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Picturing the Rainforest: Tips for Photographers

Updated: Jul 10, 2019

With literally hundreds of thousands of species, the Osa Peninsula and the surrounding waters are a paradise for photographers. We have some practical tips to help you frame up your trip.

Know before you go

Nothing replaces a bit of research and planning. You may be drawn to one environment or lifeform - marine creatures, plantlife, birds - but the basics are the same:

  • Get to know your subjects. Learn about the local species, where to find them, and when they’re most active. If you learn about their habits and movements, you’ll know where to most easily find them and what sort of camera settings to use. Know which animals travel alone and which stay in large groups - especially on the water, where tracking a single subject can be more difficult. Knowing the kinds of habitats your subject will be in, what it likes to eat, and any typical behaviors you can look for and photograph will help more than you can imagine.

  • Map out your time. Now that you know when your subjects are awake, what they eat, and during what time of the day (and year!) they’re active- you know where and when to find them. Talk to us to schedule yours, and consider a local guide, who can help you more easily locate particular species so you can focus on the picture.

  • Have multiple plans. Your time is limited - and weather, changes in migration, tide levels and other factors can affect your initial plan. Whether you find you can't access a particular area, or you learn something has caused animals to move location or abandon a site - having a backup plan that you can shift to will save you valuable time.

What to Bring

Our longer packing guide has practical tips for general packing, but there are special considerations for photographers visiting the Osa:

  • A 100% waterproof, lightly-padded backpack is highly recommended. You’ll be carrying it a lot, so you want it to fit your body well, not be too bulky, and have loops to attach things to the outside (with carabiners, so bring those too.) If you are planning to be on the water, you might like a roll-top bag to keep water out while giving easy access.

  • For peace of mind, dedicate (and label!) a waterproof bag for your SD cards or other media. Ours is bright orange, with two clearly-marked sides for empty and full cards, so we can find it easily in the moments we think we’ve lost everything.

  • Think about how to manage your other hiking items - especially liquids. You'll need to carry sun and insect protection, a water bottle, and the like. You will also likely have damp clothings or towels by the end of the day. Decide ahead of time how to carry these items without risking damage to your delicate electronics.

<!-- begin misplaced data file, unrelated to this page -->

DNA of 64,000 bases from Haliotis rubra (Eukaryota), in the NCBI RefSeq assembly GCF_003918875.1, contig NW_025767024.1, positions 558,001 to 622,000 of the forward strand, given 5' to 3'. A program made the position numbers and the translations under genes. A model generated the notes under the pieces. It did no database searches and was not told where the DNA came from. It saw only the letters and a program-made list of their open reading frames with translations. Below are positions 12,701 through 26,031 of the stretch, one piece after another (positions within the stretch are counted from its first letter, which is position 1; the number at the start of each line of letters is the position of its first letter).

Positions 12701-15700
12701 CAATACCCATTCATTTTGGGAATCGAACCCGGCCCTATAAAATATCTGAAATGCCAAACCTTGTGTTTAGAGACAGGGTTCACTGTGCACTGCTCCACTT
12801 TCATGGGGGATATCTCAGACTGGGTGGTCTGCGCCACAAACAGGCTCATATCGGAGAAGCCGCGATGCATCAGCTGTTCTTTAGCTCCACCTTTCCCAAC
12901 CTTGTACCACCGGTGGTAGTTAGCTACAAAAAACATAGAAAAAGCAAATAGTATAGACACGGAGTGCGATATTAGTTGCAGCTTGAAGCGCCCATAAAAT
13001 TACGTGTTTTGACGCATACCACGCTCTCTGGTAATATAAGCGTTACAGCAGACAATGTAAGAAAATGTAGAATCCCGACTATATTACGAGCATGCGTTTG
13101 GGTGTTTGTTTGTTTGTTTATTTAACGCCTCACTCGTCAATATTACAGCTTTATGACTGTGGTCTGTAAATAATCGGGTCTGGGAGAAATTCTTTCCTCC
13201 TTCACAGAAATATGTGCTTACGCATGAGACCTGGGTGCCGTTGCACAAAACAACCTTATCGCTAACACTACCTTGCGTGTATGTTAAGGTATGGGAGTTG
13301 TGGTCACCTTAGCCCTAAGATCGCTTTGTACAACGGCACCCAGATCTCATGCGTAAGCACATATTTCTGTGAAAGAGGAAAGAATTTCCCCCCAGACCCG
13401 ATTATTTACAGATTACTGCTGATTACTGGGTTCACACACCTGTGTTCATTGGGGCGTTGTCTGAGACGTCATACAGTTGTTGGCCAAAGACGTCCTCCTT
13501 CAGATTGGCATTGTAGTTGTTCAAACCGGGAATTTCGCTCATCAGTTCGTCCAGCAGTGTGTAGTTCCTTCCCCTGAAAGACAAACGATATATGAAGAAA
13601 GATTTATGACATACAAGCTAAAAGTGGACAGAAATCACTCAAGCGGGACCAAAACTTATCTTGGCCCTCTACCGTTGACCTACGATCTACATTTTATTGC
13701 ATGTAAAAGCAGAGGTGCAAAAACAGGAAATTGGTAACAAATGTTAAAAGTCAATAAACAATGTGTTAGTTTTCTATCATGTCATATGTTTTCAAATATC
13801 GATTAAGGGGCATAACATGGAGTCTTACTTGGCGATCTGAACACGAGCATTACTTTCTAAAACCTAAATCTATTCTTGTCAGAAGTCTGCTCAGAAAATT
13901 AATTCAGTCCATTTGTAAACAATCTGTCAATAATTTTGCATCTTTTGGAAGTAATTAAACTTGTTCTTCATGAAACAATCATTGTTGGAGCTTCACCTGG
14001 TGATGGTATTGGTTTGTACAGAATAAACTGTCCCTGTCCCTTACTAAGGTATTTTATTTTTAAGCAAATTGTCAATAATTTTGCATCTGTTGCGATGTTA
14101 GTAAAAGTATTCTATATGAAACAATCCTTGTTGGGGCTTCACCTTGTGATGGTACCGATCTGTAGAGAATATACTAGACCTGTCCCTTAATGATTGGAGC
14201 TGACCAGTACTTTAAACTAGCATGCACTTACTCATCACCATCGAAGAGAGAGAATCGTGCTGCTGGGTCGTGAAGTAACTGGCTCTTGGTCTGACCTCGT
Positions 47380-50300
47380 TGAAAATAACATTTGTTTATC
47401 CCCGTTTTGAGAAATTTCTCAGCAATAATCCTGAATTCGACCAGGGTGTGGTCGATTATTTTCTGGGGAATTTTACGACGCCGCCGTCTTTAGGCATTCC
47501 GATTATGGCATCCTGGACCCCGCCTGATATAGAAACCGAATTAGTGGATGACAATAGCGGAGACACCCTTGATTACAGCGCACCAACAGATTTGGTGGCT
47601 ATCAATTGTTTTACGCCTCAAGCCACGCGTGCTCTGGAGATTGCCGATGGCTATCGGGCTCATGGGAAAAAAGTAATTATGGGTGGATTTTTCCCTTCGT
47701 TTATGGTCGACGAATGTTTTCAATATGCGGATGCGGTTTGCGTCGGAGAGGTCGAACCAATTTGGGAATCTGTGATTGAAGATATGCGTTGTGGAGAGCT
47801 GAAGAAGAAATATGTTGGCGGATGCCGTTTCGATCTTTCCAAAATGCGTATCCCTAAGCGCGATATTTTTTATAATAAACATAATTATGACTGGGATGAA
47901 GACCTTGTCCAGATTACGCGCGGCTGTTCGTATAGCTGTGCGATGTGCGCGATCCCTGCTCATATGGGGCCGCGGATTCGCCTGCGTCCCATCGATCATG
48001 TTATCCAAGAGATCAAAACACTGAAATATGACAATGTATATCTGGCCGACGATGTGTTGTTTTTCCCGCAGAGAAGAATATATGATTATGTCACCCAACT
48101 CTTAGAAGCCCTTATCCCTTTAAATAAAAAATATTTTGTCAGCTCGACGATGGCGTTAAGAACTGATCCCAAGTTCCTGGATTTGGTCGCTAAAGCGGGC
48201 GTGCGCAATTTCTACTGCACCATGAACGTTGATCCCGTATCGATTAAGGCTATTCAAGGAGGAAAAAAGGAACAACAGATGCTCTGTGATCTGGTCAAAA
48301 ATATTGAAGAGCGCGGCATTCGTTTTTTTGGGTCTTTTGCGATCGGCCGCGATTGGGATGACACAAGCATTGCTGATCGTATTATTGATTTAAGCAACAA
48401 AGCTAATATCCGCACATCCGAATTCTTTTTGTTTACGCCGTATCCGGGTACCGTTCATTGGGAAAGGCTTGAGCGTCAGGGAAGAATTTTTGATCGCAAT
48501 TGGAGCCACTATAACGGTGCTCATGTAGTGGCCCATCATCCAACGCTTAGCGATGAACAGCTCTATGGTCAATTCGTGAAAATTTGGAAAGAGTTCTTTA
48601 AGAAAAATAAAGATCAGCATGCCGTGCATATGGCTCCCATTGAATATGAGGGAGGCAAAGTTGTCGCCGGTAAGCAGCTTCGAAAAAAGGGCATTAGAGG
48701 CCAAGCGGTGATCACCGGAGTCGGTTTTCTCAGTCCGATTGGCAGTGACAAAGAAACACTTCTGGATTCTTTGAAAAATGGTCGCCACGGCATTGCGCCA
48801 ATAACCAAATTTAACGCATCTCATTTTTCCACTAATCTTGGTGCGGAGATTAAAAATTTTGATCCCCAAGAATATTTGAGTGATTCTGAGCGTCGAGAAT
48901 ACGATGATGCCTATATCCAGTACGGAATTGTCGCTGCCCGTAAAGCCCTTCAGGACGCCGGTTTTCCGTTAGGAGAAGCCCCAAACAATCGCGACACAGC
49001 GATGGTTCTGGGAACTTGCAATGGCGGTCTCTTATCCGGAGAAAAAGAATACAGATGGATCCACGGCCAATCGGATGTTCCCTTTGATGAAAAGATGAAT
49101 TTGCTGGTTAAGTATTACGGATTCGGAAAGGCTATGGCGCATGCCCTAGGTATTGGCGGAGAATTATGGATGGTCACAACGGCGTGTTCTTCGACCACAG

• Bring the right lenses - and be sure to pack a macro lens or other lens for close-focus. While you will likely be at a distance from most subjects there is a lot going on at your feet, too. You will want to be able to get high into the canopy as well as the smaller insects, amphibians and other closer-by animals.

  • Be ready for darker environments - and be prepared to manage without your flash. The jungle is dark, but many of the animals there are easily startled by the light a flash introduces. If you must use an artificial light source, plan to manage it well - brush up on your F-stop, use off-camera extenders, inflatable light softeners and the like to lessen your impact. Here are some tips for photographing wildlife in low light.

  • A gimbal, or a flexible tripod like a Gorillapod, may be a better choice than a traditional tripod.

  • Bring plenty of SD (or other media) cards - they are hard to find outside the cities. You’ll take lots more pictures than you expect, and probably won’t want to (or be able to) empty your cards.

  • If you are bringing an action camera like a GoPro, bring both sides of attachments for helmets, surf boards, etc. (Some tour companies have the part that attaches to the body or board, but better to have your own to be sure.)

  • Double-check your underwater gear. Make sure seals are strong, and you are fluent in the use of any marine-specific add-ons you might buy before your trip. You don't want to lose an opportunity because you are not familiar with new gear.

  • Costa Rica uses the same voltage as US and Canada, so depending on where you are coming from, you may need an adapter. Please remember that Ojo del Mar can only charge your small devices - camera and medical device batteries, mobile phones, and small tablets.

  • You may want to bring a small, fully-charged battery pack. Some are charged by USB, so be sure to bring the cord and adapter you need for your unit.

During Your Visit

First things first: The first few hours after sunrise are the best to spot most animals - most day-active animals will be waking up hungry - so ones with families, pods or flocks will be up and anxious to feed themselves and their young. To get the best pictures, you will want to be in position as the sun comes up. In addition, access to some areas - like the mangrove - is tide-dependent, so be prepared to set your clocks with tides, sun and weather in mind.

While you are out on location, you'll want to: